Here are the ingredients with all the important notes you'll need before you start. Remember that this is supposed to be a formula that you can adapt to any kind of protein you have that you want to use, even leftover cooked meat! The amounts are in the recipe card below.
- Any kind of protein, raw or cooked. This is a great recipe for using up any meat, including leftover cooked meats like that Thanksgiving turkey, roast beef, or anything else you've got on hand. You can also use tofu, but pleasr see my tips for tofu below.
- Spicy red chilies, such as Thai or bird's eye chilies. Pad kra pao is supposed to be a spicy dish so put as many chilies as you can tolerate here! If you're unsure, and you're tolerance isn't super high, start with 1 Thai chili to be safe.
- Mild red chilies, such as spur chilies. Traditionally we use spur chilies of prik chee fa, but this can be any kind of mild red peppers you have. Red bell pepper is a bit too watery than idea, but it'll work if that's all you have. If you're making this super hot and are already adding tons of spicy chilies (like at least 5 Thai chilies) you do not have to add any mild ones.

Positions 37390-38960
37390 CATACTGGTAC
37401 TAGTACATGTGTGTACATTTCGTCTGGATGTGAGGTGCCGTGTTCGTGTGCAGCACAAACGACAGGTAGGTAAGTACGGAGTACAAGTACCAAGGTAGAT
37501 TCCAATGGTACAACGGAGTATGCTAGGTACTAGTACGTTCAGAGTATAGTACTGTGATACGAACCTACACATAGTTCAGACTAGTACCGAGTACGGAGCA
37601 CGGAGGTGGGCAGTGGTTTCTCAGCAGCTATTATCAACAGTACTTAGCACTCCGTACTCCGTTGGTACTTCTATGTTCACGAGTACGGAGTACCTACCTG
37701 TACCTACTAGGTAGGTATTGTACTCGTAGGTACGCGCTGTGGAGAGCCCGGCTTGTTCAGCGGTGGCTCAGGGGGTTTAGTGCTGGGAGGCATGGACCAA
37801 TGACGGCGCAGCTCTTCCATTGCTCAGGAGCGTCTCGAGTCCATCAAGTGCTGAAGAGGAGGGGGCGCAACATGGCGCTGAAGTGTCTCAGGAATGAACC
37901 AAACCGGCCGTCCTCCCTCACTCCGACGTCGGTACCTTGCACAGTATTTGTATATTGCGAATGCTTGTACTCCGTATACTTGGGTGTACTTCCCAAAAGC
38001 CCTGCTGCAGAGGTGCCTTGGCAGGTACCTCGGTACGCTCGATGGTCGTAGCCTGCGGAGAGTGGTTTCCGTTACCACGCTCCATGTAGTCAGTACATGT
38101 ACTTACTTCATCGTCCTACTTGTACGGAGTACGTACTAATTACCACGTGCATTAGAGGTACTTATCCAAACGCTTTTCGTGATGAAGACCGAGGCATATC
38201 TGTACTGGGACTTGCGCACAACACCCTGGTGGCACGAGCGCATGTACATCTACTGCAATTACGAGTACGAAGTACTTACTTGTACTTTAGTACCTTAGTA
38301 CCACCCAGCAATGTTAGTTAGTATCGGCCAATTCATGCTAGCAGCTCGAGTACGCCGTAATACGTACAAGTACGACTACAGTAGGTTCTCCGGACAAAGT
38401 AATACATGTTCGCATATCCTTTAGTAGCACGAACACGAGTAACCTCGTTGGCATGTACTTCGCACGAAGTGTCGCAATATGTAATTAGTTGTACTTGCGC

- Onion, small dice. This is optional, and you can substitute it with any other crunchy vegetables you've got in the fridge. My other favorite veg to add is long beans.
- Holy basil, Italian basil or Thai basil leaves. Holy basil (pictured) is the namesake of this dish, but it is super hard to find, and when you do find it, it's often not very aromatic. Italian basil is my preferred substitute because it is a closer flavour match than Thai basil, but Thai basil will also work if you love that flavour.